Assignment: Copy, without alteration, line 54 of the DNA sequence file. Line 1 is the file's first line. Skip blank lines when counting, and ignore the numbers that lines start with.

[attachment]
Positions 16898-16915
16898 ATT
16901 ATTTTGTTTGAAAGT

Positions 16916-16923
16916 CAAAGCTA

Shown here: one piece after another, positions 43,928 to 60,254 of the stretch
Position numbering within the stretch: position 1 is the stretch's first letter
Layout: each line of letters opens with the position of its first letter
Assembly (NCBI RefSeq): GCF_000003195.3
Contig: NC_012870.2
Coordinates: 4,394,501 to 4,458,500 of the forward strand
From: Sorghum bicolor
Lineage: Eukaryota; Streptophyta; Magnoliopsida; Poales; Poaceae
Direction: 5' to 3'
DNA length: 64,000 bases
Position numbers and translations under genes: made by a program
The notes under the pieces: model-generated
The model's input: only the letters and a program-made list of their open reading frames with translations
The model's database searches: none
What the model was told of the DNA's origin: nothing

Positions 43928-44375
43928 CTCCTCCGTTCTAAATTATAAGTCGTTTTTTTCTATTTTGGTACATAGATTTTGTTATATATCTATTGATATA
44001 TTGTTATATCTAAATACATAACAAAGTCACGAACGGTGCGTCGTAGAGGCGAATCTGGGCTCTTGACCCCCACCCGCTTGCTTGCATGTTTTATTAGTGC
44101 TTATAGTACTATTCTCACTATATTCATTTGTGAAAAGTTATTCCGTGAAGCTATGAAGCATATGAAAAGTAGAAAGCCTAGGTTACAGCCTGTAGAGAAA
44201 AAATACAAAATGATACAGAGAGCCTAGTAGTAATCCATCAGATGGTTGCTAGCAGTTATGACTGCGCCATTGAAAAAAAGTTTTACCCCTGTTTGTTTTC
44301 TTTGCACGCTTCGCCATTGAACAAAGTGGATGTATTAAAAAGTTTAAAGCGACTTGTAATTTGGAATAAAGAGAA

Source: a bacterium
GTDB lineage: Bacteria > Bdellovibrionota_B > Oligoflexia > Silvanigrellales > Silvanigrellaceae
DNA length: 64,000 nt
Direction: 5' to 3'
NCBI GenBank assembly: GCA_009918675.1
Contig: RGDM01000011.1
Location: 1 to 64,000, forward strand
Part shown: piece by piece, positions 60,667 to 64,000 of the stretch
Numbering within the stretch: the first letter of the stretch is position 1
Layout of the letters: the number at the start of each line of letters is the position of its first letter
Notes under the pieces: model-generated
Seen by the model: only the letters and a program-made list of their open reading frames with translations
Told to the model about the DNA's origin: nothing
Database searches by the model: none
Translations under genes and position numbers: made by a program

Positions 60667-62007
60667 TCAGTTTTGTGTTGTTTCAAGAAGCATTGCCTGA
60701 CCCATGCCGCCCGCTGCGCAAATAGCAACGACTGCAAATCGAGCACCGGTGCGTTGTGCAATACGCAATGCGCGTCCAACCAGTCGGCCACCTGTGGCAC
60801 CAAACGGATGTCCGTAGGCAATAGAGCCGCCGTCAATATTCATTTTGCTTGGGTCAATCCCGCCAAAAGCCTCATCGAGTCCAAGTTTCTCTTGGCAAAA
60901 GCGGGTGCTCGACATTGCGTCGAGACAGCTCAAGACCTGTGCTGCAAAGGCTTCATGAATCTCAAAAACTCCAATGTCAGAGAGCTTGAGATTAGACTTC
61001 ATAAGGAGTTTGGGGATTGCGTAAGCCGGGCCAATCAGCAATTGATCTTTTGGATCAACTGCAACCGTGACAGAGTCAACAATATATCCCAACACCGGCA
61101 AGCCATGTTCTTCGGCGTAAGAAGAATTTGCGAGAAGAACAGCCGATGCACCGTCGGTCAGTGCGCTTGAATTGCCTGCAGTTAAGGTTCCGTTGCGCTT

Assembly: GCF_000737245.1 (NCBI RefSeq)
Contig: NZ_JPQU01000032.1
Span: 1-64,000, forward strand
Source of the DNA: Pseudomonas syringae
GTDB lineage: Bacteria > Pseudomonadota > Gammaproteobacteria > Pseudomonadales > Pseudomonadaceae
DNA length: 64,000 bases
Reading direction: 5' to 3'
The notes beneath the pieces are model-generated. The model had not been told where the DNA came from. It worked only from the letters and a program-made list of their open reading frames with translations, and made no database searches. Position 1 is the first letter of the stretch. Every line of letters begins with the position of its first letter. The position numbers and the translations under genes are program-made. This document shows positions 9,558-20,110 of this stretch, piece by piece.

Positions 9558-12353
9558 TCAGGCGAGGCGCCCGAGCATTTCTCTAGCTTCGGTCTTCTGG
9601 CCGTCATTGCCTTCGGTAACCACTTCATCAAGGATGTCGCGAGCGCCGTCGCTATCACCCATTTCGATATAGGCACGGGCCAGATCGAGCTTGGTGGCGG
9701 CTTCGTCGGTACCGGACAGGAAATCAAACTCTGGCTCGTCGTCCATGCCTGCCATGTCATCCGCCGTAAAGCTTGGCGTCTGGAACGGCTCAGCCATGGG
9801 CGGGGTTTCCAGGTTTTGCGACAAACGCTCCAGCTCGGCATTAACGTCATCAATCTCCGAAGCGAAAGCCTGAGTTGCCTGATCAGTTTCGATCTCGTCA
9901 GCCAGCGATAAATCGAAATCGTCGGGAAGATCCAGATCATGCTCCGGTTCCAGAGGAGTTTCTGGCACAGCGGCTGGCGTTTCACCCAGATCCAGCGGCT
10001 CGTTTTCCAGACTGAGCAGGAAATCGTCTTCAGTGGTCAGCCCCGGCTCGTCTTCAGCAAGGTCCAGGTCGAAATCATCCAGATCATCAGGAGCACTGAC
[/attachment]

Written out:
DNA length: 64,000 bases